Endoscopic cyclophotocoagulation (ECP) and phacoemulsification cataract extraction, when combined, result in greater reduction of IOP and need for IOP-lowering medications over 3 years compared with cataract extraction by itself.
Endoscopic cyclophotocoagulation (ECP) and phacoemulsification cataract extraction, when combined, result in greater reduction of IOP and need for IOP-lowering medications over 3 years compared with cataract extraction by itself. That's according to a study by Brian A. Francis, MD, and colleagues recently published in theJournal of Cataract & Refractive Surgery.
"ECP is the first and most proven MIGS (micro-invasive glaucoma surgery). This study confirms our belief that ECP is a safe and effective adjunct to cataract surgery," said Dr Stanley J. Berke, one of the authors. "The results are encouraging from a clinical standpoint, demonstrating that by addressing glaucoma and cataract simultaneously, we are not only lowering IOP but also reducing the need for glaucoma medications, which results in reducing costs, burden, and side effects to patients."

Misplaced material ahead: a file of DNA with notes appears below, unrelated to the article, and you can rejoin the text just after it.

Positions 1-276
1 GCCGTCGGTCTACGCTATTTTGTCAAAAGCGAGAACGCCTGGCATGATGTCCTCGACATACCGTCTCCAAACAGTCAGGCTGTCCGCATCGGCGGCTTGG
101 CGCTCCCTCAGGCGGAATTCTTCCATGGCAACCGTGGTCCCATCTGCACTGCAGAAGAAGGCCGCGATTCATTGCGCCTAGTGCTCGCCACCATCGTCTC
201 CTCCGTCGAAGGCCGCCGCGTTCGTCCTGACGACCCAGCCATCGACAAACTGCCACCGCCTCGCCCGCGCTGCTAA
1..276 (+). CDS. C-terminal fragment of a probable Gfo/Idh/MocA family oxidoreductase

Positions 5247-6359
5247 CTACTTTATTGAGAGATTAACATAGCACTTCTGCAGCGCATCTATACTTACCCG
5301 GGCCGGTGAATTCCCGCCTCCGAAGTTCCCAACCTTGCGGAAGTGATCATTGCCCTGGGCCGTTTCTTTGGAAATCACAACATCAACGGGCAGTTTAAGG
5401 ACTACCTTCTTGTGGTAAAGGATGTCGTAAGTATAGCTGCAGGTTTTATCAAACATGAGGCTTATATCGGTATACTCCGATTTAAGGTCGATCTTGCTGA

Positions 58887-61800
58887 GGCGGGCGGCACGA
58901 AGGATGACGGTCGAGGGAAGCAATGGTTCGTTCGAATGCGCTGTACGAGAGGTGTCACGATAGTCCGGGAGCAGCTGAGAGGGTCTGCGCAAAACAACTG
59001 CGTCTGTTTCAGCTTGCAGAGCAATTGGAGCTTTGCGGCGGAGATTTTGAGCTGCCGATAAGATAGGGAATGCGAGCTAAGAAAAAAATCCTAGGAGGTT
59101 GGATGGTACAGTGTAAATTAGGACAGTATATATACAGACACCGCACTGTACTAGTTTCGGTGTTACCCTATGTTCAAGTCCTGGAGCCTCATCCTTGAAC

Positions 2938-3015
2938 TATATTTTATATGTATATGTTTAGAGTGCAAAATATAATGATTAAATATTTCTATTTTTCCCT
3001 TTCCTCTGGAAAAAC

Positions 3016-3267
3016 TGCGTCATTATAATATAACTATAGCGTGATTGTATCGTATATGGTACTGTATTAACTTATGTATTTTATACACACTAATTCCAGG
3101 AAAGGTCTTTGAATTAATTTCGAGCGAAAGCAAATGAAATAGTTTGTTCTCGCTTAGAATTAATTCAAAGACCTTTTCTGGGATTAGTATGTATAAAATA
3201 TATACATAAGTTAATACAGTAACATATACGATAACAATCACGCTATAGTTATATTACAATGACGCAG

Researchers studied 80 patients whose eyes had medically controlled open-angle glaucoma and visually significant cataract. The number of glaucoma medications they needed decreased from 1.5 ± 0.8 to 0.4 ± 0.7 (at 1 year and 2 years, respectively). At the 3-year mark, the number of medications required decreased to –0.1 ± 0.8 (n = 45). Mean IOP decreased from 18.1 mmHg ± 3.0 at baseline to 16.0 ± 2.8 mmHg at 1 year, 16.0 ± 3.3 mmHg at 2 years, and 15.4 ± 2.5 at 3 years.
Most eyes that had undergone cataract extraction alone required the same number of medications as previously used or had to use more medications over the long term. Additionally, researchers found that "adding ECP did not increase the risk for serious complications compared with cataract extraction alone."